Inside the rebranding of Columbia’s Music Farm
“The atmosphere is electric,” says Bob Franklin, the CEO of Tin Roof, when I ask him to describe The Senate in his own words.
And honestly, you can’t argue with that.
But on August 10, at one of The Senate’s first fall shows since rebranding from its Music Farm name, I only count around 75 people. The opening act was a local group called Garrow, whose “about” section on their Facebook page only offers the word “doomgaze” as a description. I look around to find that more people are patronizing the outdoor bar than the inside of the venue, and with a nervous glance towards the roadies, who have started moving instruments, I’m feeling a little nervous for the sake of what could arguably be called Columbia’s main music venue. An actual cobweb is hanging from the corner of a post, threading itself onto the gate of a newly erected seating area, almost like some ominous sign of total emptiness.
And then, when Ume hits the stage, I’m met with a huge feeling of relief. An avant-garde rock group hailing from Austin, they manage to drive inside most of the outdoor drinkers and the smokers who’ve been standing on the sidewalk. Their lead singer and guitarist, Lauren Larson, is short and blonde, and looks like the kind of person you’d expect to see looking up avocado prices at a Whole Foods. But onstage, she’s a ravenous powerhouse of a frontwoman. Nearby, a 10-year-old girl in attendance with her dad had been head banging and nodding along to Garrow’s music. Now, she stands stock still, mouth agape like she’s witnessing what her entire future could be. By the time the main band, The Sword, appear with their Black Sabbath-esque riffs, the entire venue is packed; I can barely even make it across the room to leave when the show is over.
“We brought Music Farm out of Charleston,” says Franklin. What started as an initial three-year service and licensing agreement with the Charleston venue ended with the decision to turn the Columbia franchise into something that would be more unique to the city itself rather than to a chain brand. “Those guys [with Music Farm] are concentrating more on their Charleston venue and some of their festival business. So that’s kind of how this reinvention is coming up.”
It’s worth noting that one of Franklin’s main goals for the reinvention is to turn Senate Street into Columbia’s own “Live Music Block.” While Tin Roof is known mostly throughout the city as a late night bar, featuring cover bands and local artists, Franklin looks forward to creating a sense of connectivity between Tin Roof and The Senate.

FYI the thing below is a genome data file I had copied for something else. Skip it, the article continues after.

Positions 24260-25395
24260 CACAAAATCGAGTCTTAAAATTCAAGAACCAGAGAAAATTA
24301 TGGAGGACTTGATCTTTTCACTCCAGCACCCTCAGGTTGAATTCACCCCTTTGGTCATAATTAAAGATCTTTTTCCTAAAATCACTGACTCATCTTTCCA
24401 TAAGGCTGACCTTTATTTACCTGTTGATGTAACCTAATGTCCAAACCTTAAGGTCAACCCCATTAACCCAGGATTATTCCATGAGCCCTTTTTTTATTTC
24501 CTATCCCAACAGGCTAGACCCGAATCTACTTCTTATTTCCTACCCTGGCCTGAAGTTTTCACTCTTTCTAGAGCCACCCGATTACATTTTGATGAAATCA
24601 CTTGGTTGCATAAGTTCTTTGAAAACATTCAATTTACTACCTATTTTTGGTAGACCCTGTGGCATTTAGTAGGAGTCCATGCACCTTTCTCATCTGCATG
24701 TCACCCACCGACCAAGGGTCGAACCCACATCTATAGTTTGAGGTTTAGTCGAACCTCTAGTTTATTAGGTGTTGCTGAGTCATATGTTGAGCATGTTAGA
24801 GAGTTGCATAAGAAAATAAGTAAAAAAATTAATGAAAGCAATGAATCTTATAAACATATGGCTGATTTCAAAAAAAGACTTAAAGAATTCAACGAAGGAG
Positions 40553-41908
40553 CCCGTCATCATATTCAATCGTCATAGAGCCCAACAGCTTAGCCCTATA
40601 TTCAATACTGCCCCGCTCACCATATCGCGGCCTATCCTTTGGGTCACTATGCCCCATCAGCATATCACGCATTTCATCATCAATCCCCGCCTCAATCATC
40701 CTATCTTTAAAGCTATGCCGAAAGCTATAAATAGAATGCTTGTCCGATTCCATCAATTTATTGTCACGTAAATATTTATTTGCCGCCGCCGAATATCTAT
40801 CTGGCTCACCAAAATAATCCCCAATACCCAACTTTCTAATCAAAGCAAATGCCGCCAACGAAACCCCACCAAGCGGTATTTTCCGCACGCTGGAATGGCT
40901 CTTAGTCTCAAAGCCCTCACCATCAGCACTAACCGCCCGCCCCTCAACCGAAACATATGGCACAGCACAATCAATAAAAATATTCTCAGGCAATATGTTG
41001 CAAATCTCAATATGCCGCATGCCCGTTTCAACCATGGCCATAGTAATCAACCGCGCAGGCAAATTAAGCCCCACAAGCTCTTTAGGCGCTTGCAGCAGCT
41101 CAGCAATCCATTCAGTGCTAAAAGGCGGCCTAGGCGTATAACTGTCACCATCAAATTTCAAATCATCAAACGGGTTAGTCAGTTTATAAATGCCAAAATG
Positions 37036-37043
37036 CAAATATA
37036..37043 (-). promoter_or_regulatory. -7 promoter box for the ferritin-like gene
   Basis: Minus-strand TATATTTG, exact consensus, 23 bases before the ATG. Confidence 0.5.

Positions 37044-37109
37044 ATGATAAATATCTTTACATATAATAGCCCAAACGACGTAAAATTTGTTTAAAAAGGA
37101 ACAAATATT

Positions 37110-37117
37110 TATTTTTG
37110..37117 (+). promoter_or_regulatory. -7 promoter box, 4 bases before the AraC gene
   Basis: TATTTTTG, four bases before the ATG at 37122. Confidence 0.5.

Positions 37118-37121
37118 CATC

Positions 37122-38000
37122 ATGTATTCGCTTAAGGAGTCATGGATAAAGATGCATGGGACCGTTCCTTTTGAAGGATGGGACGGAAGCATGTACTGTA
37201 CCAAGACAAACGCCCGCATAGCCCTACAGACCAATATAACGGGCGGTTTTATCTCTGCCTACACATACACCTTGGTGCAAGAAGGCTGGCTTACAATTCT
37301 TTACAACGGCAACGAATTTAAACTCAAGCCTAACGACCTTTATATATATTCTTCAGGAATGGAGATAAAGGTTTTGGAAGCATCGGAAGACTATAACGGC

“We’ll have more events where you can bounce back and forth between the two venues as well as more outdoor events in shared spaces,” he explains. “Like the Jon Langston concert, before the USC vs. Georgia game on Sept. 8, or the Vista After 5 concert series in the fall.”
He also mentions weekly events that will be implemented into The Senate’s calendar.
“Every Friday and Saturday night, we’ll be hosting Disco Load Out. It’s a live DJ dance party that starts at 10 p.m., or after a concert ends. We’ve added the ability to shrink the room size down to a more intimate capacity, and we’ve added a new dance floor lighting package and PA to create an awesome vibe.”
In terms of concerts, AEG Presents is now the exclusive promoter handling the bookings at The Senate, along with Nashville-based Madison Entertainment, which sticks to Tin Roof’s own Nashville roots. AEG’s status as a well known international organization allows the venue to have the opportunity to book national acts that might have skipped over the Music Farm market beforehand.
So does this mean we can expect to see bigger acts coming to the Midlands?
“‘Bigger artists’ is a bit subjective, and is in the eye of the beholder,” Franklin defends. “But yes. The volume of national touring acts has and will continue to increase.”
In fact, you can expect to see an incredibly diverse array of artists and bands coming through The Senate in the Fall calendar, which boasts Riley Green, The Breeders, Lauv, Toro Y Moi, and even Cannibal Corpse.
“You never know which act coming through will be playing stadiums and festivals next year, so it’s a great combo.” Franklin says.
After the show, I stand back a bit and look at the venue. Aside from a new paint job and the removal of the indoor marquee sign, I realize that not that much has actually changed about Columbia’s premier rock club.
But I’m still buzzing from the show. Electric.